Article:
Mavacamten vs. Septal Reduction – VALOR-HCM Trial Results Published

The VALOR-HCM trial results have just been published in the Journal of the American College of Cardiology. 

This study enrolled 112 obstructive HCM patients for a 16 week double blind trial of the drug mavacamten (brand name Camzyos). All patients in the trial had been referred for septal reduction therapy – either septal myectomy or septal alcohol ablation – to treat their highly symptomatic obstructive hypertrophic cardiomyopathy.   The researchers looked at whether the addition of mavacamten to their other drugs would improve their symptoms enough so that they no longer met the criteria for septal reduction therapy (SRT) under the 2011 ACC/AHA Guidelines.

You can read many more details about the VALOR-HCM study here in this recent blog post on HCMBeat.

The bottom line, however, is that following the trial, 82% of the patients enrolled no longer qualified for SRT, while 18% or 4 patients decided to continue on to surgery and/or met the guidelines for SRT eligibility.  And, 95% of patients in the study chose to continue on with mavacamten as part of a longer term study.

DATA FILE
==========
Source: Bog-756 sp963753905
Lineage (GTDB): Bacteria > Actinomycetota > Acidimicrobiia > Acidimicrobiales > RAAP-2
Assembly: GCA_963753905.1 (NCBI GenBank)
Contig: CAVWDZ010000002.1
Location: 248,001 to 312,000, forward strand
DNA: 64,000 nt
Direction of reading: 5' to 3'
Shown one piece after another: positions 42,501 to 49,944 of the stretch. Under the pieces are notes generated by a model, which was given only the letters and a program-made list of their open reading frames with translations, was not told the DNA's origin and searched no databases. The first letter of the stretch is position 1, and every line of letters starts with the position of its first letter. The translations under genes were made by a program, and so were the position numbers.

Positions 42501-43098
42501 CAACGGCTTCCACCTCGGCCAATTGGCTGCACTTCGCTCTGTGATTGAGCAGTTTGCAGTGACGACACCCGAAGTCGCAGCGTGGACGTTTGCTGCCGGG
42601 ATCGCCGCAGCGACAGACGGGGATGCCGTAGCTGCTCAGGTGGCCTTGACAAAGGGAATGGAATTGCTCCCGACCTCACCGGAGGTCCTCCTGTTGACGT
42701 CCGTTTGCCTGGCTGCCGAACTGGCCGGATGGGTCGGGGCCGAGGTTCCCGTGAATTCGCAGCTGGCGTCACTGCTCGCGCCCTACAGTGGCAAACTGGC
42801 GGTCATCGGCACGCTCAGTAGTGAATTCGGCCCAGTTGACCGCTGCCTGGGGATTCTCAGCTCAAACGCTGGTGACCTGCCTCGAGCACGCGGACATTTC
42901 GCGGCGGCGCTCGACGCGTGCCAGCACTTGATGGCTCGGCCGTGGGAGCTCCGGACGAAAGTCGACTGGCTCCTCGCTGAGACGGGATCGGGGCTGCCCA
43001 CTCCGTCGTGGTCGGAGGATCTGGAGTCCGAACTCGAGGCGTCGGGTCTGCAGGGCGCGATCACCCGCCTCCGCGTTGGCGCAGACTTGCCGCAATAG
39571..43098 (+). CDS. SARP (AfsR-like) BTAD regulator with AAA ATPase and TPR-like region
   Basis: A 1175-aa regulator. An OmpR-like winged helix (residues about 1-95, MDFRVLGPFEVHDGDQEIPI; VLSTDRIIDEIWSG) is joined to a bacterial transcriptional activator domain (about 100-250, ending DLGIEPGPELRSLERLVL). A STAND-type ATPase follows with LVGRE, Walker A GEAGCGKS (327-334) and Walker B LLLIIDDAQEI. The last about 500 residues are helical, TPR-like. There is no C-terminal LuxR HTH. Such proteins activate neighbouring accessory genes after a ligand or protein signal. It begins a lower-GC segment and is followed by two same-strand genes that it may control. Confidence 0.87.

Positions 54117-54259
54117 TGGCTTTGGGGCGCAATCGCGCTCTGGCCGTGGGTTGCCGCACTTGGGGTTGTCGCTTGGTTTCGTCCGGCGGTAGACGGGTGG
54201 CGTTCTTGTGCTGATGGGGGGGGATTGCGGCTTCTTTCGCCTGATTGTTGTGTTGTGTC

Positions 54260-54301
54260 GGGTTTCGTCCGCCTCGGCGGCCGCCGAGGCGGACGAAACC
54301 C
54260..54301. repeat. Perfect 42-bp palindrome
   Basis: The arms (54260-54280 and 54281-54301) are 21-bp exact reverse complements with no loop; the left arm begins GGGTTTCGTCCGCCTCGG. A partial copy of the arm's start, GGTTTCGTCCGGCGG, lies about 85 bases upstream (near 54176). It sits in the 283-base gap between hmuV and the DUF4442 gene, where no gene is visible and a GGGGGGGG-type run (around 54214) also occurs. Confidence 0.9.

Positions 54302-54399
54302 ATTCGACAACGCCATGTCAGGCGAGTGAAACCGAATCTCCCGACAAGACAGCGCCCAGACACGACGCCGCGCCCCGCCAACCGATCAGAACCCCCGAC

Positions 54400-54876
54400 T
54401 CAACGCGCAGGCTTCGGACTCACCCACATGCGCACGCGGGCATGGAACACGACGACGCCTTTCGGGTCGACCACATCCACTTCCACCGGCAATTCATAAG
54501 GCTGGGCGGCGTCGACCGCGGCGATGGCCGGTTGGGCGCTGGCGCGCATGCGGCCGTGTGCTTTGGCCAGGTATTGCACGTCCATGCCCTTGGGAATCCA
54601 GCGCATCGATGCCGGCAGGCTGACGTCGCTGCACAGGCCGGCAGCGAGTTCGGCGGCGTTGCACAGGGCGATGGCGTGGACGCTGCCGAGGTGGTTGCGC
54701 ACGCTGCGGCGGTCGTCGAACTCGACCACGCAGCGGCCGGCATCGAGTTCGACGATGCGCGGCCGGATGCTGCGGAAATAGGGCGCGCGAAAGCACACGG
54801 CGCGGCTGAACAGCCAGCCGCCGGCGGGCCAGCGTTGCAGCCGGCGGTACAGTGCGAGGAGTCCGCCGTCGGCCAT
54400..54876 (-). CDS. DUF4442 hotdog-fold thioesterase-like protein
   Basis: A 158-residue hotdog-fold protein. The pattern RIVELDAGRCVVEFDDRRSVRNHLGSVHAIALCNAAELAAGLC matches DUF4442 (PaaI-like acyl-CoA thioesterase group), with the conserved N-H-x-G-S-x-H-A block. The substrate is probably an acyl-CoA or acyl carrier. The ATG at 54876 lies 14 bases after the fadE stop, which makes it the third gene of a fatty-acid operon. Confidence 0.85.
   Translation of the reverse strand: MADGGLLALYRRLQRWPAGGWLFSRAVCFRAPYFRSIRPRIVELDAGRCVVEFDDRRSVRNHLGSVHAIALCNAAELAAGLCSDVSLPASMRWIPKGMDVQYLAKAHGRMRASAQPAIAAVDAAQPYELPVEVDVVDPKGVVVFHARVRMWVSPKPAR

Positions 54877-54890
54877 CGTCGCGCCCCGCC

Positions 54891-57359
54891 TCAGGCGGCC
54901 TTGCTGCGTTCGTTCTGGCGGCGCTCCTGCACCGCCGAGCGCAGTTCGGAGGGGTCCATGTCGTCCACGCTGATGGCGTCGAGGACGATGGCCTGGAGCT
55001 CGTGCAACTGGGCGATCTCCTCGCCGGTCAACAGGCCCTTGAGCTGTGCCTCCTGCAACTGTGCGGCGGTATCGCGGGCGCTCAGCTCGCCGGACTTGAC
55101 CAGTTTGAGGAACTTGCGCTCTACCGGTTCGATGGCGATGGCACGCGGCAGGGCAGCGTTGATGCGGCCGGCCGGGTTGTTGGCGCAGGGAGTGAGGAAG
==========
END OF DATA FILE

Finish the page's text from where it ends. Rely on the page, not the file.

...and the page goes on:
An accompanying editorial comment by Dr. Steve Ommen of Mayo Clinic puts mavacamten into context by looking at it alongside other more established HCM treatments.

Dr. Ommen says that the true benefits of mavacamten will not be known until doctors have had an opportunity to see how it works in the real world over a much longer period of time.

And, there are complexities that patients need to consider when using mavacamten which are not present with older drugs used to treat HCM. The FDA requires a boxed warning and a Risk Evaluation and Mitigation Strategy (REMS). The medication can only be dispensed by specialty pharmacies while patients must undergo at least 7 evaluations which include echocardiograms during the first year of therapy. Following the first year, 4 evaluations will be required yearly as long as a patient stays on the drug.

Before choosing any particular pathway, patients should be advised of risks, benefits, logistics and costs of each intervention. Then, the patients, with the guidance of their physicians, can make the best decision for themselves based on their own circumstances.

Some will choose mavacamten to delay surgery, while others will hope that long term therapy will obviate the need for surgery or ablation.  Others may prefer to undergo a more definitive intervention like myectomy. And there are other factors such as cost or insurance which may dictate choices.

In any event, as Dr. Ommen says, “time will tell.”

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